Heart Failure results in fluid retention by the kidneys, a problem that is worse with high sodium diet. Western diets have high sodium – top sources are Breads and rolls, cold cuts and cured meats, pizza, poultry, soups, sandwiches, cheese, pasta dishes, meat dishes, SNACKS. Reading labels and being aware of sodium is key to heart health in general and to limiting fluid retention in Heart Failure in particular. Knowledge is power when considering what we eat – see here https://hearthealthdocs.com/heart-healthy-diet/  , and for surprising sources of salt https://hearthealthdocs.com/2016/06/08/surprise-sources-of-salt-in-your-diet/

Dr. Basuray addressed the power of prevention and how to stay healthy by knowing the following KEY modifiable risk factors for heart failure

  • High blood pressure
  • Diabetes
  • Obesity
  • High cholesterol

Know your numbers

  • Blood pressure, cholesterol, diabetes (blood glucose) screen
  • Every 4-6 years, as early as age 20

2013 AHA/ACC Heart Failure Guidelines 

So when should you learn about Heart Failure? Now is good. Same with choosing to live a heart healthier life.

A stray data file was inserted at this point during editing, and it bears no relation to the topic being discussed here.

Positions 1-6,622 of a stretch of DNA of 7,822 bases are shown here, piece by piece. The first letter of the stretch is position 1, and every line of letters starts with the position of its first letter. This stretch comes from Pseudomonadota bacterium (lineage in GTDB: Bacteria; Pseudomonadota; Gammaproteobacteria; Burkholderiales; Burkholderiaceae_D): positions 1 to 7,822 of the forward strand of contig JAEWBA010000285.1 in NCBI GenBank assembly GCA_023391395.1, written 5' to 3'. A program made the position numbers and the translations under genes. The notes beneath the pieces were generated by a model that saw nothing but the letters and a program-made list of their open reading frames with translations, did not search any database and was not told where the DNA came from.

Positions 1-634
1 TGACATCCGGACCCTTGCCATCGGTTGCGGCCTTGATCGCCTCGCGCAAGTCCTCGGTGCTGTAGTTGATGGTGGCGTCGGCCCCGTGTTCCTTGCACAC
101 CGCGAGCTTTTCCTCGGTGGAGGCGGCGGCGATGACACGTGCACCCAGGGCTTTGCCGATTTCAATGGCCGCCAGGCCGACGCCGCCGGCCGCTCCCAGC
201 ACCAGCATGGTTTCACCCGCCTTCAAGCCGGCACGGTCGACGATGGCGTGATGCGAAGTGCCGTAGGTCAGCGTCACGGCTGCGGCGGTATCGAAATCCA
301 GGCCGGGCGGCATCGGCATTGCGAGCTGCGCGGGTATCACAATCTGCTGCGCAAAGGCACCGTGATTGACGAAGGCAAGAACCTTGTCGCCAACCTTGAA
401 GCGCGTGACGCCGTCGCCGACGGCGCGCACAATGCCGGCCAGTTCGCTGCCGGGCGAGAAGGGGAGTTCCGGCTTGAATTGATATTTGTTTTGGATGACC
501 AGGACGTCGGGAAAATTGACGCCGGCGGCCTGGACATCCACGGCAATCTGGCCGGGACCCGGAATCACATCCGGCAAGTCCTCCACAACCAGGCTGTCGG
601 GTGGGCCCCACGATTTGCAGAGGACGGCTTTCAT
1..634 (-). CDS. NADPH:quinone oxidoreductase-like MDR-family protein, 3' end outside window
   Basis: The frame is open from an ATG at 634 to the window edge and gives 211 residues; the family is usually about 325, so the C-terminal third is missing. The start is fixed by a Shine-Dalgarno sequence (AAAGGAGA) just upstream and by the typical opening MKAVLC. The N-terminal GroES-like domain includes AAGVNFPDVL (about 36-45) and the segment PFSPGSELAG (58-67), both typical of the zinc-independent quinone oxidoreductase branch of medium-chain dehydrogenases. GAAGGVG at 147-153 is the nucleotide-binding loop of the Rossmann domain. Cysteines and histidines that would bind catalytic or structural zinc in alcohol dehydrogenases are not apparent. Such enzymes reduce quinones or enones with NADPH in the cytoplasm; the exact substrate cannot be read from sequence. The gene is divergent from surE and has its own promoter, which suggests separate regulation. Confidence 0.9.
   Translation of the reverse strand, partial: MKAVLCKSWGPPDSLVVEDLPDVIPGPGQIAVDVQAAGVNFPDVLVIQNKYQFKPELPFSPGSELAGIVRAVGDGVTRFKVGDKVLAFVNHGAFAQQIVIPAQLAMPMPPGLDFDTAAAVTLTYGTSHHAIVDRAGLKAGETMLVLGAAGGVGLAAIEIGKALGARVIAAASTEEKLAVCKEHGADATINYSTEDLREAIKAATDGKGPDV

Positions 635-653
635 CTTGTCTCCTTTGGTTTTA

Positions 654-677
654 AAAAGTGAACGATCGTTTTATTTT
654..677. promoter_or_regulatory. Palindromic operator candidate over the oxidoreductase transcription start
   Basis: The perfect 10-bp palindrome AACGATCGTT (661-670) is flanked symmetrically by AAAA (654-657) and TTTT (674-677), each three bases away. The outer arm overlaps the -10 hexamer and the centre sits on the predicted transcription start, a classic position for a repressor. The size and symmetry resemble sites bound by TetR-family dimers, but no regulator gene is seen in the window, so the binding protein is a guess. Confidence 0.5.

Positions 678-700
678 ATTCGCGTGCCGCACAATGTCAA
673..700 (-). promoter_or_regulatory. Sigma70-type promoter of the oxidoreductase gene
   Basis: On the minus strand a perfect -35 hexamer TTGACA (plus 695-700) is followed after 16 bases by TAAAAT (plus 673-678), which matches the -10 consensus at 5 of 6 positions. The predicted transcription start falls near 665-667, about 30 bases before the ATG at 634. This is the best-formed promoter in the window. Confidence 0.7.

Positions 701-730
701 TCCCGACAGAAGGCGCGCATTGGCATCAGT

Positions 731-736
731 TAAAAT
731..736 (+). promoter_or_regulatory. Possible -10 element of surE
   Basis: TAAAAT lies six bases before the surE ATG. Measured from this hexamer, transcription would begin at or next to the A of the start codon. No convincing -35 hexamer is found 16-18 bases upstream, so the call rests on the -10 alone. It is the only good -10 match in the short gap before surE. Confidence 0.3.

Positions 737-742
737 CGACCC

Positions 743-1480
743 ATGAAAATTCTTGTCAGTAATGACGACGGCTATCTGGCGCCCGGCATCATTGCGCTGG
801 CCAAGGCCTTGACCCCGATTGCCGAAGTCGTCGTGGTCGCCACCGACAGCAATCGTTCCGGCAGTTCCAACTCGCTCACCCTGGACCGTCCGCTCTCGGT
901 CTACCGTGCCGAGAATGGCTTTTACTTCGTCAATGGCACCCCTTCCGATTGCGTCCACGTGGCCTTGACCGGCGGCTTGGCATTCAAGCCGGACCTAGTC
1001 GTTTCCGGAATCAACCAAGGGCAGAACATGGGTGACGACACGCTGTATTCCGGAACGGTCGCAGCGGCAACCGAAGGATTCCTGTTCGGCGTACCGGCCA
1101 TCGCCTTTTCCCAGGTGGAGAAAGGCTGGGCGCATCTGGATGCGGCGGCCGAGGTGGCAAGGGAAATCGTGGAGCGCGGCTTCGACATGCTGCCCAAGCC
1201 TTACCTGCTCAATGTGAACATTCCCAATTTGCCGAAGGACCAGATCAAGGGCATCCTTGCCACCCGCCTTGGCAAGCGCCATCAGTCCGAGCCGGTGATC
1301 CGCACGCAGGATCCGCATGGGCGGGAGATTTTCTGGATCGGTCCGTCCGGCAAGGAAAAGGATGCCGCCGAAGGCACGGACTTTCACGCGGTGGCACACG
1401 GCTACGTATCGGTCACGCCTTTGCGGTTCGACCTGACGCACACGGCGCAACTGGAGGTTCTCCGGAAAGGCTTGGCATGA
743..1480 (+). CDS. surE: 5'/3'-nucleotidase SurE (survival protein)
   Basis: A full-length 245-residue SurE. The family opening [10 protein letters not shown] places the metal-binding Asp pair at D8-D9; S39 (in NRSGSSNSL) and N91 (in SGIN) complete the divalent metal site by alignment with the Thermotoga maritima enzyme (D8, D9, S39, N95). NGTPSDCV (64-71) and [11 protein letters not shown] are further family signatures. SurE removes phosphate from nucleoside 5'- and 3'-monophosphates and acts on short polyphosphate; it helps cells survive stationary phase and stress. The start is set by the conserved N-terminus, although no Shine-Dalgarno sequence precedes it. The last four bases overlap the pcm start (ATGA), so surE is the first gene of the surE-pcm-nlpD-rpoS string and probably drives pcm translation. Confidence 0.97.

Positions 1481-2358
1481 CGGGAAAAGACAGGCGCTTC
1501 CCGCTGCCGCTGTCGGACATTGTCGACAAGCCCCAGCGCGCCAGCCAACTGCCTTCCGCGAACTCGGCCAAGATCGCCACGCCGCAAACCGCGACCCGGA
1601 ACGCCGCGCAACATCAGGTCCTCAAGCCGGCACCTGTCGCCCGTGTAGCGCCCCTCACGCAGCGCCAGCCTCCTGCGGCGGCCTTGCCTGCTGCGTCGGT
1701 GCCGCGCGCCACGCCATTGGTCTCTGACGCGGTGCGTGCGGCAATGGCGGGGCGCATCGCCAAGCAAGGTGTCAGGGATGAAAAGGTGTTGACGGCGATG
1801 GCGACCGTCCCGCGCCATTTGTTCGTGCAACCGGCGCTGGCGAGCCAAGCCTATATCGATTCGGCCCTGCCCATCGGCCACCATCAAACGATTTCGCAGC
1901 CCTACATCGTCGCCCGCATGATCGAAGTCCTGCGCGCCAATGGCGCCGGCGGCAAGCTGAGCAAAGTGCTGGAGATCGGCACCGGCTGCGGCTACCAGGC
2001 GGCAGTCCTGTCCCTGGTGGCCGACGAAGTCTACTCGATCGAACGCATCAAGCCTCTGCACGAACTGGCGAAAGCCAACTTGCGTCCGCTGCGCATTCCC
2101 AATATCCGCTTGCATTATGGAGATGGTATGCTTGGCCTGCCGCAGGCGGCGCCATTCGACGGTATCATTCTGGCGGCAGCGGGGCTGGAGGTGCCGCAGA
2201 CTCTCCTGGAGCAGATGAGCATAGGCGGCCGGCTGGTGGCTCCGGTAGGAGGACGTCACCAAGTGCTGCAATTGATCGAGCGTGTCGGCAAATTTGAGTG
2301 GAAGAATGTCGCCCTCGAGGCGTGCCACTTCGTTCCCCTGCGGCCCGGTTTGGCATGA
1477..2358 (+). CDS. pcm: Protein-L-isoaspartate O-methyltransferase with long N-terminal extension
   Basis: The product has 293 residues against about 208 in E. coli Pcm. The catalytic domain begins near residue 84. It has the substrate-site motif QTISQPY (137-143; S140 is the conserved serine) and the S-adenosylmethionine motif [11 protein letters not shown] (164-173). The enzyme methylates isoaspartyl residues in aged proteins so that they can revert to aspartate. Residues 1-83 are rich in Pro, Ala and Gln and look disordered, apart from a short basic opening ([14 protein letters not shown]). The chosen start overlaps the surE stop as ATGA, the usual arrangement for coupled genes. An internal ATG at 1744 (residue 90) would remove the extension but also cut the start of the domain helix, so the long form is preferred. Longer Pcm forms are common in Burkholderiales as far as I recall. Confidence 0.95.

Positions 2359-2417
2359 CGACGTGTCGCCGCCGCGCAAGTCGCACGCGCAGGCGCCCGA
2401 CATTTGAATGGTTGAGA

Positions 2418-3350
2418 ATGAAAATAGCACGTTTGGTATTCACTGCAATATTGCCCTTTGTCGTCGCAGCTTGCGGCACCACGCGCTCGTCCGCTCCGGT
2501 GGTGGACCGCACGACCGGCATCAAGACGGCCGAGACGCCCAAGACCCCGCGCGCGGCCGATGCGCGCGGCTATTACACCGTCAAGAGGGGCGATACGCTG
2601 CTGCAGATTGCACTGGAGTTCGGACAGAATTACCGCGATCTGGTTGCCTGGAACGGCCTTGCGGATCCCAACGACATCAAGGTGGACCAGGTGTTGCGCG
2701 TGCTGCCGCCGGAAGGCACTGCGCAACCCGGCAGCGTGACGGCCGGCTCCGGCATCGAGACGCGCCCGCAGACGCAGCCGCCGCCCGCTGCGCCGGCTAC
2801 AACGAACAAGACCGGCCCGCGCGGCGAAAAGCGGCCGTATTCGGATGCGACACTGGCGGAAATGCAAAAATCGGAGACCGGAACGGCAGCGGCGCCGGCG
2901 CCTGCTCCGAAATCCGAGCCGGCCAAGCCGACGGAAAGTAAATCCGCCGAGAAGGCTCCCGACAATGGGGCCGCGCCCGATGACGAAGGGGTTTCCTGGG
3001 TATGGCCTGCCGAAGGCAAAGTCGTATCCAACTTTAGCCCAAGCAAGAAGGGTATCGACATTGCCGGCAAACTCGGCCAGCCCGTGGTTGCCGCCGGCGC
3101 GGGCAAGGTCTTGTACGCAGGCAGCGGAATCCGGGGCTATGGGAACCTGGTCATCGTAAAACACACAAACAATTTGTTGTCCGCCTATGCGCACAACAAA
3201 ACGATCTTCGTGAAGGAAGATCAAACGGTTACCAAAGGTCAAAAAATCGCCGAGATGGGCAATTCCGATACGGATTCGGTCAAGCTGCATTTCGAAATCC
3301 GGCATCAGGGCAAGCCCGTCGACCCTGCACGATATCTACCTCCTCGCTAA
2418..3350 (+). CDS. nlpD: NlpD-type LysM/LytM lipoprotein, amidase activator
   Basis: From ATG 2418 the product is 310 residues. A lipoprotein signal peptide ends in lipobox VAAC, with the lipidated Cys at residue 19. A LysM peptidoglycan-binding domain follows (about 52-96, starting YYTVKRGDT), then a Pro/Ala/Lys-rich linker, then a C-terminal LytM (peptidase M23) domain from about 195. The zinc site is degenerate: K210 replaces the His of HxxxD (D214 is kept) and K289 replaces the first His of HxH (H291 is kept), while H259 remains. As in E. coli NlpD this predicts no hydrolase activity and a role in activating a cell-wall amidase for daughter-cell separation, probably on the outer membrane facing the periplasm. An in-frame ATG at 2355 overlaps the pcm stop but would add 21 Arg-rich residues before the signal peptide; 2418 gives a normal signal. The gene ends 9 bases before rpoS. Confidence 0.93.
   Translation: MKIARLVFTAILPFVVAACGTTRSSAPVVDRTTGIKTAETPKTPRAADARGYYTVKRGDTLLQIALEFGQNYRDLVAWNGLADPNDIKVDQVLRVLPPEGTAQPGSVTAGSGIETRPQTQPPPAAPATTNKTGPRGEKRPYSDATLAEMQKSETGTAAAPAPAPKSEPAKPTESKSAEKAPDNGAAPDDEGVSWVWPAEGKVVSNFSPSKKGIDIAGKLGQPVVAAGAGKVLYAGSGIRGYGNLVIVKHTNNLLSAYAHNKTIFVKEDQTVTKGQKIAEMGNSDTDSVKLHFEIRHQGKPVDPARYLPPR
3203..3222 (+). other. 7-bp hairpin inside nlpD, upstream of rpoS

Heart Health Docs recommended resources:

https://www.cardiosmart.org/Heart-Conditions/Heart-Failure

Caffeine and Your Heart -Some New Advice

IMG_8348rt5x7bwYou may have seen this report in the media regarding the effect of caffeine intake on irregular heartbeats.  As many of you know, irregular heartbeats are common and can be quite bothersome.  The challenge to clinicians is sorting out which are due to a more serious underlying cause, and which are simply a nuisance. Because caffeine is a known stimulant, clinicians have often advised patients who suffer from palpitations and various types of irregular heart rhythms to avoid or minimize their caffeine intake.

This new study attempted to look at the link between caffeine intake and various types of Coffee Cupirregular heartbeats. Interestingly, the researchers found that there seemed to be minimal effect of caffeine intake on the extent of irregular heartbeats.

What can we can conclude? Although this study is limited in that it was a retrospective